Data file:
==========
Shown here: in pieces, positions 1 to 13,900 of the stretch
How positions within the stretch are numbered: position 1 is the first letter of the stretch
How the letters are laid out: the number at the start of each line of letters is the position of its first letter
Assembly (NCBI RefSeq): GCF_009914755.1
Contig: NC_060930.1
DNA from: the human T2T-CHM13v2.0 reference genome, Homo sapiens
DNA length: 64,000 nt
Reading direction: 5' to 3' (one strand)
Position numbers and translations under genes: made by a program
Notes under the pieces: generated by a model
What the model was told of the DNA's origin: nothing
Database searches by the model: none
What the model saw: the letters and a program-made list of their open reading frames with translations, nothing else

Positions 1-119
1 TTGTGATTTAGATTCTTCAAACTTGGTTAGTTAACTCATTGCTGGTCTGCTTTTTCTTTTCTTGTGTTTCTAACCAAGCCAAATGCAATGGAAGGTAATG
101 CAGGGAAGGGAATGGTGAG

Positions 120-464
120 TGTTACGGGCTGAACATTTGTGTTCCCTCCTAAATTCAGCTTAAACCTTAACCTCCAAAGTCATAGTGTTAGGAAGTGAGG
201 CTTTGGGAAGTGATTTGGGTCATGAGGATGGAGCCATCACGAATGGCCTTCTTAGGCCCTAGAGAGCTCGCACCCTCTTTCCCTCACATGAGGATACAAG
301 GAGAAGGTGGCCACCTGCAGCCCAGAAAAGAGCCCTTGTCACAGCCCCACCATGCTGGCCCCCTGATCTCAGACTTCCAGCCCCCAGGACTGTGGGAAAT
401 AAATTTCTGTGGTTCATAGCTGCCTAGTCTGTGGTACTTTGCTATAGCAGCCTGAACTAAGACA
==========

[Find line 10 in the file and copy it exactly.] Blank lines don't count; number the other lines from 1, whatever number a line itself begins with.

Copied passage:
Notes under the pieces: generated by a model